Friend says Khashoggi ‘threatened’ by Saudi official before death
A close friend of Jamal Khashoggi told a Turkish court on Tuesday that the slain Saudi journalist felt threatened by people close to Crown Prince Mohammed bin Salman.
The main court in Istanbul held a second hearing in the trial in absentia of 26 Saudi suspects in the Washington Post columnist’s high-profile murder — including two former aides to the powerful Saudi crown prince.
The 59-year-old was suffocated and dismembered inside the kingdom’s Istanbul consulate on October 2, 2018, after going inside to get documents for his marriage to Turkish fiancee Hatice Cengiz.
The murder sparked an international outcry and tarnished the reputation of the oil-rich kingdom and the crown prince.
The Turkish trial is being held separately from a Saudi one that overturned five death sentences issued after a closed-door hearing in September.
The Riyadh court instead jailed eight unidentified people for terms ranging from seven to 20 years in what Amnesty International and Reporters Without Borders (RSF) both called a “parody of justice”.
Turkish prosecutors have charged Saudi’s former deputy intelligence chief Ahmed al-Assiri and the royal court’s one-time media czar Saud al-Qahtani with orchestrating the murder and giving direct orders to a Saudi hit team.
Ayman Nour, an Egyptian political dissident and longtime friend of Khashoggi, told the court that the journalist had described to him being personally threatened by the Saudi media czar.
“Jamal said he had been threatened by Qahtani and his family,” Turkish media quoted Nour as telling the court.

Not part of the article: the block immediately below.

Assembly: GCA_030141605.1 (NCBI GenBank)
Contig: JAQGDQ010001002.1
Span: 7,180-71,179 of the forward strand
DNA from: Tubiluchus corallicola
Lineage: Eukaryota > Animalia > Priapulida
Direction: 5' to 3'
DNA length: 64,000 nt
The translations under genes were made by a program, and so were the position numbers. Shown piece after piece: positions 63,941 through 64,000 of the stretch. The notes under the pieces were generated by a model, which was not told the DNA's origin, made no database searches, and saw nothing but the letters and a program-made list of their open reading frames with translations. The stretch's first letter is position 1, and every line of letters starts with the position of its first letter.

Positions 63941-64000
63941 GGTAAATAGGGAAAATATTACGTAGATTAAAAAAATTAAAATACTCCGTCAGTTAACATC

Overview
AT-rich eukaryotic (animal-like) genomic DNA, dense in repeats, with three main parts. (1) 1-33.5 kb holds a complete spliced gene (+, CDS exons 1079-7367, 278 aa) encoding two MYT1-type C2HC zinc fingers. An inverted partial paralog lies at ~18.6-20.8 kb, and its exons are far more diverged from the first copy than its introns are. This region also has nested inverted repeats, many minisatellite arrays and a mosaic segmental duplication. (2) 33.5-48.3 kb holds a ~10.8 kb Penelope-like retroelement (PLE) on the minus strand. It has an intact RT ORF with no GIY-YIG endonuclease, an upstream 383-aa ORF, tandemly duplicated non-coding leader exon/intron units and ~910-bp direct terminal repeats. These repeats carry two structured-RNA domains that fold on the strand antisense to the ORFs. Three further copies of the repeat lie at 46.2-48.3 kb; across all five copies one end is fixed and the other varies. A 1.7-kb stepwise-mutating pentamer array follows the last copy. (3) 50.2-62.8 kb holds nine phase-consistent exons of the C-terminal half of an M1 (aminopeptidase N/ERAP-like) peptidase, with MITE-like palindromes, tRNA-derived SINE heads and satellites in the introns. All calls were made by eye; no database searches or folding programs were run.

“Nour said Khashoggi had reported being threatened by Saud al-Qahtani since 2016,” Rebecca Vincent of Reporters Without Borders (RSF) separately tweeted from the courtroom.
“Khashoggi spoke of a phone call from Qahtani when he was living in Washington DC, saying he knew his kids and where they lived. Nour said Khashoggi was crying, which was unusual, and said he was afraid.”
Khashoggi’s fiancee Cengiz also attended Tuesday’s hearing, which was adjourned to March 4.
President Recep Tayyip Erdogan has said the order to murder Khashoggi came from “the highest levels” of the Saudi government but has never directly blamed Prince Mohammed.
Relations between the two countries suffered in the wake of Khashoggi’s death.
But Erdogan discussed ways to enhance ties with the prince’s ageing father King Salman on the eve of last weekend’s virtual G20 summit hosted by Saudi Arabia.
The Turkish trial is monitored closely by human rights advocates.
Vincent said the Istanbul court rejected RSF’s application to become a civil party in the Khashoggi’s case.
This would have given the Paris-based group broader access to court documents.
“We were disappointed,” Vincent told AFP, calling it “a missed opportunity to ensure robust international scrutiny.”
“But regardless we will continue to closely monitor this case and call for adherence to international standards,” she said.